One of the most notorious and ill fated drains on the public purse in the late-1990s was the egregious waste of many millions of pounds poured into ill fated Hackney venue Ocean. Kitted out with a state-of-the-art sound system, and beautifully designed, its booking policy though was a disaster from the off, and it quickly became a beacon for Saturday night fighting and general mayhem combined with the frittering away of much new millennial period cash. But there were some notable gigs, and in those days the Arts Council of England’s Contemporary Music Network put on the best international big budget and elephant eared jazz and improv-related art-jazz national tours, and in 2001 at Ocean one of these featured an appearance by P.I.L. alumnus dub bass exponent Jah Wobble with his Solaris band that included bass genius Bill Laswell and drummer Jaki Liebezeit, a founder of the influential Cologne Krautrock band Can. The sound system at Ocean captured the filthy underground rumble of this mighty music machine thrillingly to the nth degree.
Forewarning you dear reader, to move you right up to speed with the imminent arrival of a slab of laidback audio pleasure, Kingdom of Fitzrovia (****) is on the horizon for an April release courtesy of the historic Danish jazz label Storyville not otherwise known for its commitment to post-Milesian funk. Teaming Wobble with keyboardist Bill Sharpe who was in late-disco funksters Shakatak beloved of the people who liked to ride around in Capri Ghias in the 1980s, and a band that also includes former Nu-Trooper Sean Corby here on trumpet and flugel plus Marc Layton-Bennett at the kit, house music singer PJ Higgins, and Sharpe-approved guitarist Fridrik Karlsson, the eight tunes written by Wobble and Sharpe take on the concept of the central London area of Fitzrovia as a framing device, and the album was recorded there in a Berners Street studio. Wobble mentions that Fitzrovia was where the forward thinking Chartists met in the 1830s, and during the counterculture of the 1960s was home to the psychedelic UFO club. In his notes Wobble also refers to 1982 Saul Bellow novel The Dean’s December (by way of Ian McEwan) whose character Albert Corde eats at a restaurant called the Étoile on Charlotte Street, one of the main thoroughfares of the area and now paradoxically at the heart of Adland. “Bill and I regularly dined at Étoile while recording KoF,” Wobble recalls. “During lulls in our conversation we would sense the collective spectral, bohemian spirit of the Kingdom of Fitzrovia.” What’s on the menu on this attractive album is a Milesian spirit courtesy of Corby, although the album is probably closer to Bob Belden’s approach, which is the right kind of lineage, and the rhythm section is consistently excellent. ‘Loquacious Loretta’ has a superb groove, for instance, and drummer Marc Layton-Bennett from the evidence of this track alone, won’t be under anyone’s radar for too long, while Sharpe’s album-stealing suitably laconic solo is a gem.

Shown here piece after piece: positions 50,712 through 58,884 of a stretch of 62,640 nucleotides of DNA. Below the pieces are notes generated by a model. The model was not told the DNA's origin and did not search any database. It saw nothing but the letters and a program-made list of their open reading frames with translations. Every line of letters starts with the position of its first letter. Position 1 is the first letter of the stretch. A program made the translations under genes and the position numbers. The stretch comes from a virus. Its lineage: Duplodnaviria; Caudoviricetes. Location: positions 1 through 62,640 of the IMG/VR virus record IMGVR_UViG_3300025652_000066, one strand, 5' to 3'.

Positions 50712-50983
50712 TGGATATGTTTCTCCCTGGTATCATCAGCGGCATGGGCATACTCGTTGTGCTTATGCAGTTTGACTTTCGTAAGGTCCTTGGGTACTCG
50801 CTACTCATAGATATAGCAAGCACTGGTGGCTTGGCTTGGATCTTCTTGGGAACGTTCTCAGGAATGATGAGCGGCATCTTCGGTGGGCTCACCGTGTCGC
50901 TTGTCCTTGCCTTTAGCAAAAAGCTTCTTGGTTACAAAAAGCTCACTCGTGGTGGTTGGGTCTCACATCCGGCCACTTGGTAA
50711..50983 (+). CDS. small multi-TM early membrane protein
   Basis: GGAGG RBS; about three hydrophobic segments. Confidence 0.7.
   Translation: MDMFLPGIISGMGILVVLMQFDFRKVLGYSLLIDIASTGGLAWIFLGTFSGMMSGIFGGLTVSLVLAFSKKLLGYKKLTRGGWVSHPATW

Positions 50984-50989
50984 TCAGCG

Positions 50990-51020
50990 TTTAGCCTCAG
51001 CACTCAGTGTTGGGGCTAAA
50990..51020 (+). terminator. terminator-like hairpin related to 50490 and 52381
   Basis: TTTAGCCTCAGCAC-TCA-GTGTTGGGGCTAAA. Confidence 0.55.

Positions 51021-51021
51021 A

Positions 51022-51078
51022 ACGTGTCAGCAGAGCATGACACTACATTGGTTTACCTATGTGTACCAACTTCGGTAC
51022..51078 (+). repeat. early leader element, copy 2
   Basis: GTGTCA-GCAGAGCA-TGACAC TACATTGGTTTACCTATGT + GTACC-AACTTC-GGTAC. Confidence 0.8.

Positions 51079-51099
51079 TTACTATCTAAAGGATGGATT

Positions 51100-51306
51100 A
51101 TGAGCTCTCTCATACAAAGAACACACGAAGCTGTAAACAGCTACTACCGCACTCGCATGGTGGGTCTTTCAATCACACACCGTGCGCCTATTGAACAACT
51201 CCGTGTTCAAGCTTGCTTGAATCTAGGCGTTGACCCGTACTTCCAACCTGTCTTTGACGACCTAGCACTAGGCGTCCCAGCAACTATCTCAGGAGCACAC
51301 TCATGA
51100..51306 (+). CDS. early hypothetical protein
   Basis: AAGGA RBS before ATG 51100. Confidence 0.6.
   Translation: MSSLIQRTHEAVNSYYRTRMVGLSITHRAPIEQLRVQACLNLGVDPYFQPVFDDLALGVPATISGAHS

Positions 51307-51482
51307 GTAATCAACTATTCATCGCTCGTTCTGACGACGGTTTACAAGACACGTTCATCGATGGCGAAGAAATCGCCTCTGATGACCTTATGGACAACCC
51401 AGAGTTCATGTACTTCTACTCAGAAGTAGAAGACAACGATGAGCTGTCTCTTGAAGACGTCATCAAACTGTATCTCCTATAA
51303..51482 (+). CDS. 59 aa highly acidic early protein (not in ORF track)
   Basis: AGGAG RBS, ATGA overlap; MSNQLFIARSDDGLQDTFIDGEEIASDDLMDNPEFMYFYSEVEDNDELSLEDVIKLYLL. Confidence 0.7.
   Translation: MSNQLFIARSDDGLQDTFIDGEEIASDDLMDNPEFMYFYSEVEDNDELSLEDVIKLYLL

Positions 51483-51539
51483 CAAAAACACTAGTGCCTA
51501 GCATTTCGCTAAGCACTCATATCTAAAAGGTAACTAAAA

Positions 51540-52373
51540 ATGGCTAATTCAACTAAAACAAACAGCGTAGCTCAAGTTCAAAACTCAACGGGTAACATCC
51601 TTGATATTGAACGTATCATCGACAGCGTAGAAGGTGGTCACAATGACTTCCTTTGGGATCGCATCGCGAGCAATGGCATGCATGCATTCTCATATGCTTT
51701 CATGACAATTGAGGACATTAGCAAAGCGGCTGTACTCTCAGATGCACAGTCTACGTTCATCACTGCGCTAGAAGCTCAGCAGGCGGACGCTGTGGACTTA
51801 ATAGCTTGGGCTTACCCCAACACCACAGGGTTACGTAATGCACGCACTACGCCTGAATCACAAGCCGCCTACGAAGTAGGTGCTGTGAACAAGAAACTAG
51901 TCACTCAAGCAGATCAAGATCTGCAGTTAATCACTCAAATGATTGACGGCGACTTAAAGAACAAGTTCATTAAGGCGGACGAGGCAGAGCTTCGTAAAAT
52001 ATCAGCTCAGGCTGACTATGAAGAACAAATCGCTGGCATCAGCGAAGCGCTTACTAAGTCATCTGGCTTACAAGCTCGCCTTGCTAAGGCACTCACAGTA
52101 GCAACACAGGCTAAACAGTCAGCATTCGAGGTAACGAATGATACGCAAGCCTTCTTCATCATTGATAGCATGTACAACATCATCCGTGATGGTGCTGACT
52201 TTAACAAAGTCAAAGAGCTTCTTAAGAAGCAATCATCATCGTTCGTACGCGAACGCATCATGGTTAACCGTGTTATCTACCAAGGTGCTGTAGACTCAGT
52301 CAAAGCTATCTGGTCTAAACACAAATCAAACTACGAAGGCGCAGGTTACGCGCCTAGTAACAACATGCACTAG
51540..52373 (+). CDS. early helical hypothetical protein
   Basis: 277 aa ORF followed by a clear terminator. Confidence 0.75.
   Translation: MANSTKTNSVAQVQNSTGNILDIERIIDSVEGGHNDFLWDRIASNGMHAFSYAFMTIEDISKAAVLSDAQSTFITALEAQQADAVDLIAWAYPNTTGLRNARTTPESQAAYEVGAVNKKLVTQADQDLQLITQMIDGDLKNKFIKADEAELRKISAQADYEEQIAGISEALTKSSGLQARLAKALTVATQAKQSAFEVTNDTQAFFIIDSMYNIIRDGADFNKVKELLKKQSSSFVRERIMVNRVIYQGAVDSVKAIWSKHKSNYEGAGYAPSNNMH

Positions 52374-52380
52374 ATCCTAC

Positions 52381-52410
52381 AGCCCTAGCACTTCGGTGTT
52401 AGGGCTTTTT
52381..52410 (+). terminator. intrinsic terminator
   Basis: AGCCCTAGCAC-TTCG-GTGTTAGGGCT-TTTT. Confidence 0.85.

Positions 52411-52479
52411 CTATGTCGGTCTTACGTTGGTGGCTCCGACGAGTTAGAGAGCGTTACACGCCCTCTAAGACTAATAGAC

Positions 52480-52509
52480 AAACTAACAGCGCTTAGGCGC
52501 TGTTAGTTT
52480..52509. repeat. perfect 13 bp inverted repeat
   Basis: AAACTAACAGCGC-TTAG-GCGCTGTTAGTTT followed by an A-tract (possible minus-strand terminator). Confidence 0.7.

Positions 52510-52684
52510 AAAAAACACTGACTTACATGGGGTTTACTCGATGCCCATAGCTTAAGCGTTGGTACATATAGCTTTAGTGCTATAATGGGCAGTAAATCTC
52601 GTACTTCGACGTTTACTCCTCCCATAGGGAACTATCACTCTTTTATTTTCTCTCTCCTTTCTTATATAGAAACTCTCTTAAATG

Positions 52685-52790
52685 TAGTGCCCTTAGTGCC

Released on 15 April. The album cover top. Jah Wobble above and Bill Sharpe play the Islington Assembly Hall on 26 April.
UPDATE (20/2/13): Shakatak dates coming up include Gala Theatre Durham (1 March); Hideaway, Streatham, London (9 March); Nantwich Jazz Festival, Cheshire (30 March); The Robin, Bilston (5 April); Lighthouse, Poole (6 April); and Pizza Express Jazz Club, London (13-16 June)
Do It While You Can
Broad Reach Records ***1/2